Postrelease Specialization and Versatility in Sexual Offenders Referred for Civil Commitment
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Offense specialization and versatility has been explored previously in the prior criminal records of sexual offenders. The present study expanded these findings by examining offense specialization and versatility in the postrelease offending of a sample of sexual offenders referred for civil commitment and released. Criminal versatility (not limiting one's offending to sexual crime) both before and after commitment was the most commonly observed offending pattern in the sample. Specialist offenders (those for whom sexual offenses constituted more than half of their total number of previous arrests) were more likely than versatile offenders to specialize in sexual offending on release, perhaps indicating that specialization is a stable offending tendency. When compared by referral status, recidivism records indicated that offenders who were committed for treatment were more likely than observed, noncommitted offenders to specialize in sexual offending on release. When compared by offender classification, child molesters and offenders with mixed aged victims were much more likely than rapists and incest offenders to specialize in sexual offending on release.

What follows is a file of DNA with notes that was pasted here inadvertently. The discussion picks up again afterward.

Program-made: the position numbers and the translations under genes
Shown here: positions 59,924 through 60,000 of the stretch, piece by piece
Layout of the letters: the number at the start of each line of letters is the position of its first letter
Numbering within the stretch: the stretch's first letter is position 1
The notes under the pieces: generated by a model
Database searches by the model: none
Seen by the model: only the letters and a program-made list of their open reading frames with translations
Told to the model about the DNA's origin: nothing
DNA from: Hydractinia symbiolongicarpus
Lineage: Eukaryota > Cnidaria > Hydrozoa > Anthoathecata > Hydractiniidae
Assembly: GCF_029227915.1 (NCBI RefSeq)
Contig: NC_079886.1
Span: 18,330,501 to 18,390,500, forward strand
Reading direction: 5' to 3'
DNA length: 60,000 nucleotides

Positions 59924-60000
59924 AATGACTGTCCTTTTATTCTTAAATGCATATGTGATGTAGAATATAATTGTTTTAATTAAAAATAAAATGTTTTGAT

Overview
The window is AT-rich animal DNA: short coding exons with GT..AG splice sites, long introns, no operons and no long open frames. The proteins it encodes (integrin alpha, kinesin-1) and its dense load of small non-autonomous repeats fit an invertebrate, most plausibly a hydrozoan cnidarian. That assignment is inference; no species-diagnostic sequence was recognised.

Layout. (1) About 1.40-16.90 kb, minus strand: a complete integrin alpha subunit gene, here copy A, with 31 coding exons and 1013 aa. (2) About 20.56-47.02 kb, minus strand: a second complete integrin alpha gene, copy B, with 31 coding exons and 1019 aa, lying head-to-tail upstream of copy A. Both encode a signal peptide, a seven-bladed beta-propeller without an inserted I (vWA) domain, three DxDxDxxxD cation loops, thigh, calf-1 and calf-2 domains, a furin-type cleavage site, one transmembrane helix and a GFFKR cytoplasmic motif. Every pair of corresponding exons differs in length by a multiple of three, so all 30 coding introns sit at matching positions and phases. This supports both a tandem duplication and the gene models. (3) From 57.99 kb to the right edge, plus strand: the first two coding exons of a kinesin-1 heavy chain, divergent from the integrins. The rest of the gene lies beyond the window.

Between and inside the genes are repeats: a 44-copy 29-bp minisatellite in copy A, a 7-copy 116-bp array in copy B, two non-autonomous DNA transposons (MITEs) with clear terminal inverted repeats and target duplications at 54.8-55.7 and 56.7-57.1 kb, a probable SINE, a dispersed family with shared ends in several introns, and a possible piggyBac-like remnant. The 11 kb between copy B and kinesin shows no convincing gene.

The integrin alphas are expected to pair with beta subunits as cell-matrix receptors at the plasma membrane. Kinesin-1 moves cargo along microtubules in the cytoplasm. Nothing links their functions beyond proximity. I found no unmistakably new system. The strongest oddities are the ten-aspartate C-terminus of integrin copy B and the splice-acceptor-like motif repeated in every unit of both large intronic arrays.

Sexual Abuse: A Journal of Research and Treatment